Vegetable nage (or Japanese vegetable stock)
This very cheap and very easy stock is a great base for many soups and sauces. It makes around 1750ml, which will last for 4 days in the fridge and freezes very well - we freeze it in 250ml and 500ml containers (most recipes on this site that use it use multiples of these amounts), and also in ice cube freezer bags, so we can pop a couple out for recipes like Crab Linguine which just uses a little. Making Nage creates one of the most comforting aromas in the world.
Nage is the term used in the USA for a flavored liquid used for poaching delicate foods, typically seafood. A traditional nage is a broth flavored with white wine, vegetables, and herbs, in which seafood is poached. The liquid is then reduced and thickened with cream and/or butter. - Wikipedia
- 3 roughly chopped onions
- 6 chopped carrots
- 2 chopped celery sticks
- 1 chopped leek
- 2 cloves of garlic (lightly bashed, optional)
- 1 quartered lemon
- ½ teaspoon of peppercorns, briney pink and/or green ones if you have them, but ordinary black peppercorns will be fine
- 1 small bay leaf
- 4 whole star anise (not optional)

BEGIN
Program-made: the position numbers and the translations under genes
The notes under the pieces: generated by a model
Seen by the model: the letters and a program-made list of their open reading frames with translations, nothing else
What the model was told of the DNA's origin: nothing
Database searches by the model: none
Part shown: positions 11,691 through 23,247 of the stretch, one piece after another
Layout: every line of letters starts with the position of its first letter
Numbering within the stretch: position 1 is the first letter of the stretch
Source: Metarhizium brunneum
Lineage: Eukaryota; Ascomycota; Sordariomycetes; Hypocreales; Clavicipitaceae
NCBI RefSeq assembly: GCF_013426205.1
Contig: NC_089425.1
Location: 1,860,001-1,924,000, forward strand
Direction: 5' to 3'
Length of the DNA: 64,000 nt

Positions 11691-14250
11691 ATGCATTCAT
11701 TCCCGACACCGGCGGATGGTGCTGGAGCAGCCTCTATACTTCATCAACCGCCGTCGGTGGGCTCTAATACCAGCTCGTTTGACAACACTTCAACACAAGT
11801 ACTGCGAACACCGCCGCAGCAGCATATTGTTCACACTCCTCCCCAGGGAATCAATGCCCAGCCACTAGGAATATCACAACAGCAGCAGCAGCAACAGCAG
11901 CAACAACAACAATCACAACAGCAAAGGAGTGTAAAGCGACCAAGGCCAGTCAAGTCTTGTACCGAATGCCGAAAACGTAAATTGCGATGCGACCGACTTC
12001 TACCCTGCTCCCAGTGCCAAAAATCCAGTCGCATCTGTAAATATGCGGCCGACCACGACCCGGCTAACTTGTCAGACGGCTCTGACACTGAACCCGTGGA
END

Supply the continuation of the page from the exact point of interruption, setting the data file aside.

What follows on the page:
- 2 litres of cold water
- Sprig each of fresh tarragon, basil, coriander, thyme and curly leaf parsley
- 200ml dry white wine.
- Put all ingredients except wine and fresh herbs in a large pan and bring to the boil
- Simmer for 10 minutes, then remove from heat
- Add the fresh herbs and wine. Allow to cool
- It can be sieved and used straight away, but its best to leave it in the fridge for 24 hours to let flavours infuse before sieving
- This recipe comes courtesy of Nik and Edwina's Cookbook, where it is used in their recipe for Tantan soup with ramen, pak choi and mad eggs.
Almost all of Cookipedia's recipe pictures have now been uploaded to Pinterest which is a very convenient way to browse through them, all in one huge board, or by individual categories. If you're a Pinterest user, I think you'll find this feature useful.
Graph your Body Mass Index
See your personal Body Mass Index (BMI) plotted on a graph against national averages.